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Thursday, June 23, 2016

It's Time to Lay Performance Reviews to Rest

by John Vincent

Traditional performance reviews need to be laid to rest. Active performance management is the way of the future, something we must understand and embrace. A shift from focusing on what is wrong to focusing on what is strong has the potential to radically change how we talk about development. But how do we put it into practice?

Gallup’s report, How Millennials Want to Work and Live, confirms that the majority of the workforce is not energized by or attracted to traditional semiannual or annual performance reviews. They prefer consistent, regular feedback about their performance. Every day there are more millennials and fewer baby boomers in the workplace, and when you combine their need for coaches vs. bosses, purpose vs. paychecks and consistent feedback vs. once- or twice-a-year reviews, it only adds to the urgent need to move away from formalized performance reviews and embrace a flexible, real-time performance management system within organizations.

We know that people who receive strengths-based feedback have a 61% engagement level compared with only 2% being categorized as active disengagement. We also know when a population received no feedback, their engagement rate was 22%, but their active disengagement was 40%. Furthermore, when people strongly agree that someone at work is interested in their development, 90% are engaged compared with less than 1% who are actively disengaged. And this thirst for development is not true only for millennials, but for all generations.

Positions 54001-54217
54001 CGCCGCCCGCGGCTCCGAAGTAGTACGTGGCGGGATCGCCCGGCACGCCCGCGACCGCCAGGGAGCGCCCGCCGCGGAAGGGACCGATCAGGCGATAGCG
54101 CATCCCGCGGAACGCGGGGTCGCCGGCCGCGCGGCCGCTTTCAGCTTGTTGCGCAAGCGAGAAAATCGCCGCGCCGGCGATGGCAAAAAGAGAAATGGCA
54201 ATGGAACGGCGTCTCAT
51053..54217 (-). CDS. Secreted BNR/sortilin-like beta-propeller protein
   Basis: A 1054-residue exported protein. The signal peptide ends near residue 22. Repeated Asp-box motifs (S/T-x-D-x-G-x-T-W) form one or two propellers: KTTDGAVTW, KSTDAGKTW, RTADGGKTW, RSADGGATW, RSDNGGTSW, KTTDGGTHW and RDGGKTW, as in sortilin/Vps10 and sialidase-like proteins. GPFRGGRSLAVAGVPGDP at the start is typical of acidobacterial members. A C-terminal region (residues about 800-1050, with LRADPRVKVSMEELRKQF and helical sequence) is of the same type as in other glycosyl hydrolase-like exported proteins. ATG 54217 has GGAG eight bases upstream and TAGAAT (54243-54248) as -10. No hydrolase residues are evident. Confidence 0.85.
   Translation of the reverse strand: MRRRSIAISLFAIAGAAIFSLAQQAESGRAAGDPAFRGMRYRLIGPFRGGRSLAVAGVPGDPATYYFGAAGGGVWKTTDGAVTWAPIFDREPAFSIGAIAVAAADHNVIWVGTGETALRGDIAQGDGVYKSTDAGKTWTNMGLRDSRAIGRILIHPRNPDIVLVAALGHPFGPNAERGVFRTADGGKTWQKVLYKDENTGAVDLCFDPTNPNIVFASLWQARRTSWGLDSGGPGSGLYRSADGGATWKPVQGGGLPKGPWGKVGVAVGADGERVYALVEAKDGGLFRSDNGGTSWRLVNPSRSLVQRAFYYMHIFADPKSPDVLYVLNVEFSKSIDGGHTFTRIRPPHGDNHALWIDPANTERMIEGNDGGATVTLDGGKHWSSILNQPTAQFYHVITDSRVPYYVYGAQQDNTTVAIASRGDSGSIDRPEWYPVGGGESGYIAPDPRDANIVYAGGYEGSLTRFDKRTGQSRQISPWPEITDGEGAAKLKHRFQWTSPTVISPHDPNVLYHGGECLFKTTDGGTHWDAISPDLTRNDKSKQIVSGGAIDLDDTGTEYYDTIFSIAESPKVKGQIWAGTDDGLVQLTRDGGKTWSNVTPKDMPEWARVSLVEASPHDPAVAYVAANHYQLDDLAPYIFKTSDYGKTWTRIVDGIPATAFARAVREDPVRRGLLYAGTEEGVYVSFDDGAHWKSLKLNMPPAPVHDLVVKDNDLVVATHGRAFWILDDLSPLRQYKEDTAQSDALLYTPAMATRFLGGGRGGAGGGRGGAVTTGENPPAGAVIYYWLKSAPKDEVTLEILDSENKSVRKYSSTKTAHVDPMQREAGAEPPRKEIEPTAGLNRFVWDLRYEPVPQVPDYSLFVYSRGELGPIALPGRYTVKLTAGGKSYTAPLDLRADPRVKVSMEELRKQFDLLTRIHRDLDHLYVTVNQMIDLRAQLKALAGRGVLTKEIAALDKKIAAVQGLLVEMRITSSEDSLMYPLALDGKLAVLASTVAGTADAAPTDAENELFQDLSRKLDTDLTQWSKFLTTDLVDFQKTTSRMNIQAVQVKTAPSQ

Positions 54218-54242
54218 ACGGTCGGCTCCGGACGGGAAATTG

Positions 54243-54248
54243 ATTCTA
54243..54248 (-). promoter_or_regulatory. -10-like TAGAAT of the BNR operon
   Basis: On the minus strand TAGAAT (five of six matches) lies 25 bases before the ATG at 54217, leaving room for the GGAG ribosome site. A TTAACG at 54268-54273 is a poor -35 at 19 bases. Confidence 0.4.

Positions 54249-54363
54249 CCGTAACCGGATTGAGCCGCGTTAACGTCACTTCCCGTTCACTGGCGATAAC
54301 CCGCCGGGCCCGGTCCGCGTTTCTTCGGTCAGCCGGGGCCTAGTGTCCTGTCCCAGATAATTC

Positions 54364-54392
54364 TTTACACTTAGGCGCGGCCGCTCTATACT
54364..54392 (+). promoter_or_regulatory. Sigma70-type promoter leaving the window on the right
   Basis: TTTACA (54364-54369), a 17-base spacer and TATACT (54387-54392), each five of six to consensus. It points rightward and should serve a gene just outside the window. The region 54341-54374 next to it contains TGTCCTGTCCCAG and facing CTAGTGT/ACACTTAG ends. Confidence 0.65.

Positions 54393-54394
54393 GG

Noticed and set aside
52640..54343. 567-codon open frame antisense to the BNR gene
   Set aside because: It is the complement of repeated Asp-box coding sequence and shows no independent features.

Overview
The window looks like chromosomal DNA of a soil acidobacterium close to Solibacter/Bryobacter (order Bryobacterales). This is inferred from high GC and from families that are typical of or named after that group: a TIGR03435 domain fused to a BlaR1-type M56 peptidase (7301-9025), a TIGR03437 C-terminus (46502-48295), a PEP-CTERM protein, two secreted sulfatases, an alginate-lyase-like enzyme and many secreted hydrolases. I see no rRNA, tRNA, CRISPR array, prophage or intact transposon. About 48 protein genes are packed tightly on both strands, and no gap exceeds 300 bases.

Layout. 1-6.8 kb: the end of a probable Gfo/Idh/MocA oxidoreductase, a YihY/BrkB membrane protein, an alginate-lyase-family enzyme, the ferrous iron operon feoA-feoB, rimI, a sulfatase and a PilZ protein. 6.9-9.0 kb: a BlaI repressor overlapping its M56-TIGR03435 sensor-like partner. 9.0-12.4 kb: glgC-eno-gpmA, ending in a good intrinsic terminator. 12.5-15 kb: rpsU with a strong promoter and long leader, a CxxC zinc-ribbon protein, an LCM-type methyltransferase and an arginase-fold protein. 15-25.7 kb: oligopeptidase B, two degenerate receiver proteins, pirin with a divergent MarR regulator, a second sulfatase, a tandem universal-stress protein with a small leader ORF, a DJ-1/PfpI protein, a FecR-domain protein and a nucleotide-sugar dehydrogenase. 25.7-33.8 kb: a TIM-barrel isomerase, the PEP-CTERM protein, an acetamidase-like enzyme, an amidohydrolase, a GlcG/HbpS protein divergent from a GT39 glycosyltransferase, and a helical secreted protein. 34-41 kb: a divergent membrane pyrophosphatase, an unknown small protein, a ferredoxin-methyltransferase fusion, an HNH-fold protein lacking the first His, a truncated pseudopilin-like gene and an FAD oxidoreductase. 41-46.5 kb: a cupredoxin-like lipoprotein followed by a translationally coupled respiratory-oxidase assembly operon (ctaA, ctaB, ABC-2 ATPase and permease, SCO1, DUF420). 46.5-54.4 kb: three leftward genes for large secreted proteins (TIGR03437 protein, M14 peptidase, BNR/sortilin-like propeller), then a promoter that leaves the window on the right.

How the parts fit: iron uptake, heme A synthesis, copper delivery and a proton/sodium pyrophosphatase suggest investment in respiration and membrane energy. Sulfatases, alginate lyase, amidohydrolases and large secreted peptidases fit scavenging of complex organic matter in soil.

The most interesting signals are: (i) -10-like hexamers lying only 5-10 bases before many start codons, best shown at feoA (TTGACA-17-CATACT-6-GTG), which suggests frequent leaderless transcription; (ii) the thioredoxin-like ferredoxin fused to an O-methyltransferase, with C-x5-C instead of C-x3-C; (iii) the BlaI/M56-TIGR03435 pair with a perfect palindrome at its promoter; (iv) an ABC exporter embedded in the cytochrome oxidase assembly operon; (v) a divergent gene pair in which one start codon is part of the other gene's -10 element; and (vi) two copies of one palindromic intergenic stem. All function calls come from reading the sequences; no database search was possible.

The key to creating a culture of engagement is meaningful, strengths-based development feedback. This doesn’t mean that challenges and areas below acceptable levels of engagement cannot be discussed. In fact, when couched with strength-based solutions, these can be great conversations. We must shift away from activities and move toward results or performance feedback. When we aim our conversations on what needs to be achieved and what is being achieved, as opposed to what activities are complete, we are on our way to effective performance management. As Gallup’s high performance manager model points to, the best feedback is strengths-based, engagement-focused and performance-oriented.

Deloitte, GE, Adobe, Accenture and Goldman Sachs have all shifted to models framed around weekly feedback, with most organizations focusing on strengths and development opportunities, based on targeted performance metrics. Goldman Sachs reports more than 80,000 hours of accumulated administrative tasks surrounded the former model of performance reviews -- reviews that did nothing to improve performance. In a Forbes article, Deloitte reports nearly 2 million hours saved. Forbes reports 58% of CEOs believe their current performance review systems are ineffective.